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Watch Winders

This month I decided to look at watch winders instead of at a new watch or the history of a watch brand. A watch winder is a piece of a kit that most watch owners have never heard of, but it’s a device that can be very useful, whether you are a seasoned watch collector or have only a few cherished timepieces.

 

The concept of a watch winder is actually very simple; it is a device designed to wind up automatic watches when they are not being worn. Inside is an electric motor powered either by electricity or a battery with one or more rotating platforms that mimic movement to power the watch. This is usually done via an angular or circular motion that converts the movement into energy to power the watch. With a watch winder an automatic watch can be prevented from losing power, which means it can be worn at any time. The device also has the added bonus of keeping the watch lubricated by ensuring the lubricating oil inside the watch mechanism is kept evenly distributed when the watch is not worn for a long period of time.

 

However, a watch winder is not suitable for all timepieces because it only works with automatic or self-winding watches. In a quartz watch a watch winder is useless. But in any automatic watch the device provides the convenience of powering up a watch and wearing it anytime, even at short notice, without rewinding. A watch winder also reduces wear and tear on the timepiece’s crown winding mechanism and thus improves the mechanical life of a watch.

 

Because automatic watches often have a power reserve of only a few days max, once a watch loses power, it will need to be reset and rewound to get it working again. This process is not difficult if the watch has only a few functions, but if it has more complex features, such as a moon phase or a perpetual calendar, the process may quickly become an arduous task and could eventually harm the watch. Watch winders cannot damage a watch by overwinding because they are designed to stop this from happening; however, a watch winder can cause wear and tear on a watch mechanism if it is left for too long in the winder.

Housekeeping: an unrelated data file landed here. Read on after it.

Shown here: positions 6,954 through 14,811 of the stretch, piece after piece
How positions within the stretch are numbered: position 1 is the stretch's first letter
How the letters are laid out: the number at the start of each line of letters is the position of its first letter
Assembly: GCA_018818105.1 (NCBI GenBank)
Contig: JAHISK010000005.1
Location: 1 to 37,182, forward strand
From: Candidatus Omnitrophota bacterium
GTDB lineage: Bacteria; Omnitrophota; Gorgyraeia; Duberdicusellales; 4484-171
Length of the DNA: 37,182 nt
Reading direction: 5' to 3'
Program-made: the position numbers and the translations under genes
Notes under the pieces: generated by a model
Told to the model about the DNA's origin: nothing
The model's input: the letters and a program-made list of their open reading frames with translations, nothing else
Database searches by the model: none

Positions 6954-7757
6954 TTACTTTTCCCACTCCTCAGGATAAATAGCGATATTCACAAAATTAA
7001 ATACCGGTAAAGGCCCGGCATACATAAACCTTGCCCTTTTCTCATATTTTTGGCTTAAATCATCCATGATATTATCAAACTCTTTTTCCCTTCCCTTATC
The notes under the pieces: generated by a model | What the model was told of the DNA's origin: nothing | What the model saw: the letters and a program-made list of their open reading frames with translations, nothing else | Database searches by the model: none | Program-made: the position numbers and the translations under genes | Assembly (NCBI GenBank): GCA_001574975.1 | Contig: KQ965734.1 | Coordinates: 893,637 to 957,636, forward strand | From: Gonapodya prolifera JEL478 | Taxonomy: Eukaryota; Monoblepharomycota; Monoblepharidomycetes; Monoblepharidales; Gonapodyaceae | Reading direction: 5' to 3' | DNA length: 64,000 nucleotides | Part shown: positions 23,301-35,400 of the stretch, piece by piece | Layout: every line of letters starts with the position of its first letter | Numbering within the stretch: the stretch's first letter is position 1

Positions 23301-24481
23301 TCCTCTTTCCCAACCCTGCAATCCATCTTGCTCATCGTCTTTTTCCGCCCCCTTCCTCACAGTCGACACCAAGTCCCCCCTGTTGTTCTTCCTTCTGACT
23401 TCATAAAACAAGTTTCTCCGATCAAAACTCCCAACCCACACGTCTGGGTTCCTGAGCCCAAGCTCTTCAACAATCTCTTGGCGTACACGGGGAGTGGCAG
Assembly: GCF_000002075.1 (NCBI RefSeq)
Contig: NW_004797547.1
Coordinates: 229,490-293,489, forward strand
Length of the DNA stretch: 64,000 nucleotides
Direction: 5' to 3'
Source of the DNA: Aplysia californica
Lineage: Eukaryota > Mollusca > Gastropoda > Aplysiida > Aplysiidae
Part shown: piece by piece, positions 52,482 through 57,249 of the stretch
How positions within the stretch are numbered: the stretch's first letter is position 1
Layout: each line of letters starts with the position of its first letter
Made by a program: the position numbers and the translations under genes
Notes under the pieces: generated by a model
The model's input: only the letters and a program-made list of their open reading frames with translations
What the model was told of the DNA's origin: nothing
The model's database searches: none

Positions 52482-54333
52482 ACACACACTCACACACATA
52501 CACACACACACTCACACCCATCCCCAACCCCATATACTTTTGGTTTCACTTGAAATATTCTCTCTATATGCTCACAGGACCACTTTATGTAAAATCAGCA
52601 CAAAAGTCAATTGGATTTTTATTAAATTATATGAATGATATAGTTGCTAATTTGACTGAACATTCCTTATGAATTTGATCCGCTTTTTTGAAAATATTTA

There are various types of watch winders that increase in price. Cost is a factor that should be considered in buying a watch winder. They are very expensive because they are manufactured in very small quantities and the various functions that can be added to a device. For example, functional watch winders tend to be able to wind up more than one watch at a time, which means they are often quite large, whereas extravagant watch winders are the most expensive because they are luxurious and have extra features, such as storage draws and atomic clock displays.

 

Stephanie Potter is “fascinated by antique pocket watches because of their history and the craftsmanship that went into making them.”

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